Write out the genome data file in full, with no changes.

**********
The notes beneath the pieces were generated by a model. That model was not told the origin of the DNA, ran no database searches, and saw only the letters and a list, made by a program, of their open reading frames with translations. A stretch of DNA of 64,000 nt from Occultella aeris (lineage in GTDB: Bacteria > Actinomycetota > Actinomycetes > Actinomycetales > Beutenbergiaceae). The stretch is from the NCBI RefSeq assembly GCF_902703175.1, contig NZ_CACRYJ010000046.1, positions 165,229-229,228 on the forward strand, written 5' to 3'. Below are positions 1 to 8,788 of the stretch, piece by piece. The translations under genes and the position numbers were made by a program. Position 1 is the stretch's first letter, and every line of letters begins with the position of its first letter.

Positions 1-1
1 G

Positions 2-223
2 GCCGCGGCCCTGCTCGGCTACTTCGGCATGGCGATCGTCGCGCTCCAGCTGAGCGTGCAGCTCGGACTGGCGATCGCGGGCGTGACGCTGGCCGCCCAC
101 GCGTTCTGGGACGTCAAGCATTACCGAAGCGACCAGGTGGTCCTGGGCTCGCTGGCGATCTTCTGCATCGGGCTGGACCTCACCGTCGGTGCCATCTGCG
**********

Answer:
The notes beneath the pieces were generated by a model. That model was not told the origin of the DNA, ran no database searches, and saw only the letters and a list, made by a program, of their open reading frames with translations. A stretch of DNA of 64,000 nt from Occultella aeris (lineage in GTDB: Bacteria > Actinomycetota > Actinomycetes > Actinomycetales > Beutenbergiaceae). The stretch is from the NCBI RefSeq assembly GCF_902703175.1, contig NZ_CACRYJ010000046.1, positions 165,229-229,228 on the forward strand, written 5' to 3'. Below are positions 1 to 8,788 of the stretch, piece by piece. The translations under genes and the position numbers were made by a program. Position 1 is the stretch's first letter, and every line of letters begins with the position of its first letter.

Positions 1-1
1 G

Positions 2-223
2 GCCGCGGCCCTGCTCGGCTACTTCGGCATGGCGATCGTCGCGCTCCAGCTGAGCGTGCAGCTCGGACTGGCGATCGCGGGCGTGACGCTGGCCGCCCAC
101 GCGTTCTGGGACGTCAAGCATTACCGAAGCGACCAGGTGGTCCTGGGCTCGCTGGCGATCTTCTGCATCGGGCTGGACCTCACCGTCGGTGCCATCTGCG